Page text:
Anthony Alagna, owner of All In Orbit, has been invited to speak at CSUF. Professor Stu Atkins will interview Anthony about his experience starting a website agency in Orange County. We’ll also review real world examples of how WordPress can be used to help people achieve any business goal they might have. Learn about Google Analytics, Google AdWords, and other great tools that All In Orbit has used to achieve success in the digital marketing landscape.
Professor Stu Atkins has invited Anthony to share real world marketing experiences with the students of his Strategic Internet Marketing class. The lecture will be hosted at Cal State Fullerton on March 4. Anthony will give examples of how Google Analytics can be used to track effectiveness of online & offline marketing campaigns. He will share his experience starting a marketing agency.
Cal State University, Fullerton is home to one of the most prominent business schools in the nation. All In Orbit is excited to participate and support CSUF!
Professor Stu Atkins has invited Anthony to speak at his Strategic Internet Marketing class at Cal State Fullerton. Anthony will share some of his case studies and run through Analytics basics. He will also talk about his experience starting a marketing agency.
Cal State Fullerton is home to one of the most prominent business schools in the nation. We’re excited to be participating.
This morning Facebook’s Instagram released video capability. The upgrade allows users the option to post video clips to their feed. When creating a post simply click the video icon to switch to video capture mode. Find your subject, press and hold the record button and voila!…you’re recording a video! Release the button to pause your recording. Press and hold again to continue building your clip to share with the world. Sound familiar? The functionality is painstakingly close to that of Twitter’s Vine app that was released on January 24 earlier this year.
So what’s the difference between Vine and Instagram’s video?
Not much. Vine was the first app to allow users to create and share unedited, on-the-fly video clips. Vine is fun and easy to use. The videos on Vine are engaging, fun, and personal. Even celebrities show their faces on Vine and often give an uncut behind-the-scenes perspective to their everyday lives. It seems like the launch of Vine was a great success. Comedy Central used the revolutionary app to host ComedyFest, in which a number of famous comedians did their best to produce a laugh within a 7 second Vine clip. It seemed like Vine was making great progress with a growing audience, but will Vine last now that Instagram matched their app with video support? Highly unlikely.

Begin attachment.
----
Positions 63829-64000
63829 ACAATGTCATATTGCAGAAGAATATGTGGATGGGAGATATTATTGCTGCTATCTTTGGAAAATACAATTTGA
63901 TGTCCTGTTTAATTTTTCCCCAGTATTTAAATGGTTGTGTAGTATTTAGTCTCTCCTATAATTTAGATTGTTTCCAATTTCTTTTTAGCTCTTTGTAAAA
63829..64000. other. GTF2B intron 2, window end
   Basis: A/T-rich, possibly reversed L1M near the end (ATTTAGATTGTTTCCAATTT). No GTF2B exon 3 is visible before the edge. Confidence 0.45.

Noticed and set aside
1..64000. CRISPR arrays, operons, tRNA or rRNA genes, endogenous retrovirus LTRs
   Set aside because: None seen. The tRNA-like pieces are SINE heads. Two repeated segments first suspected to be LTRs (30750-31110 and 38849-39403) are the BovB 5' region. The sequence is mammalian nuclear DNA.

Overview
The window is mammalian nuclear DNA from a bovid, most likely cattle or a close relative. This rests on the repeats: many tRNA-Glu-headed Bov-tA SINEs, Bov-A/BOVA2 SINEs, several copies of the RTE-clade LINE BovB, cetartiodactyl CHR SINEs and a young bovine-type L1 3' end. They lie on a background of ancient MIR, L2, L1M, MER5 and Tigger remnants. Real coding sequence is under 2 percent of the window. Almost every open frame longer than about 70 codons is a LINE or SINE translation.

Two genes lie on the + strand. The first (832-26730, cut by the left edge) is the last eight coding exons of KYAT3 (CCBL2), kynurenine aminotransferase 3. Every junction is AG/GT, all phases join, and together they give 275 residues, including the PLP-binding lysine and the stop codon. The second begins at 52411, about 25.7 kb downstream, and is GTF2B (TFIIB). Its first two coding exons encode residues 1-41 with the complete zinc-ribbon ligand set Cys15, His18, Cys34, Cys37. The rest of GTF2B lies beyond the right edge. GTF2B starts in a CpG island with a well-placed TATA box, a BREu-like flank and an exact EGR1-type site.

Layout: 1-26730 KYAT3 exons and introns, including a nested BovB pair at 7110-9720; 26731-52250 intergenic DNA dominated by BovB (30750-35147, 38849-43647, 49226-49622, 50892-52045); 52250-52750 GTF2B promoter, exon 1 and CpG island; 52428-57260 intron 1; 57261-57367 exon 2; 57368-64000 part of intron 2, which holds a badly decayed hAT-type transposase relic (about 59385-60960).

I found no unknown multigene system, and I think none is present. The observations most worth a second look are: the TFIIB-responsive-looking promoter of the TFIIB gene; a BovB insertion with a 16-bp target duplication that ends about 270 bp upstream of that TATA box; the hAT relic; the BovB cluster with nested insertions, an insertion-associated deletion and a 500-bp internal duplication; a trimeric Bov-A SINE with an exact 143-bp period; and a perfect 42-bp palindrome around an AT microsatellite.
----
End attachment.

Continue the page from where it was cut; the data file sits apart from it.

Why doesn’t Vine stand a chance?
Although there are a handful of users on Vine, there are still big hurdles that prevent people from committing to the app entirely. Searching and finding your friends on Vine is not easy. For instance, my Vine name is “ant”. I loved that the handle was still available (it was taken by the time I tried to grab it on Instagram), but when I told my friend to look me up it was impossible to find my profile. Click explore and type “ant” and my profile is nowhere to be found. Although I do enjoy watching the posts of my friends and Questlove (he seems to have a lot of fun with it) I find myself not using the app much because there’s no audience for me there. Call me selfish, but who wants to create and share posts that their friends can’t find?
Instagram stabbed Vine in the back, but is Vine dead?
Yes. Vine doesn’t stand a chance. Sure, it may live on to serve an underground community who like it because it’s just that…underground. If it doesn’t stay that way it will probably lose its audience too. Don’t get me wrong, Vine is great and I do enjoy using it. I just can’t see it lasting very long now that Instagram has taken a hold of the market. In fact, Instagram’s video features are already expanded to provide better capabilities than Vine.
Why is Instagram video better than Vine?
First off, Instagram video has built-in image stabilization that works pretty well. That shaky video clip that you took while walking down the street won’t give your followers a headache. Instagram also included a new set of effects for video clips that users are sure to appreciate. As opposed to Vine, Instagram does allow one editing feature; if you don’t like the last capture in your sequence, you can take one step back and try again. Instagram is definitely trying to “one-up” Vine in every aspect. Video clips can be up to 15 seconds whereas Vine allows only 7.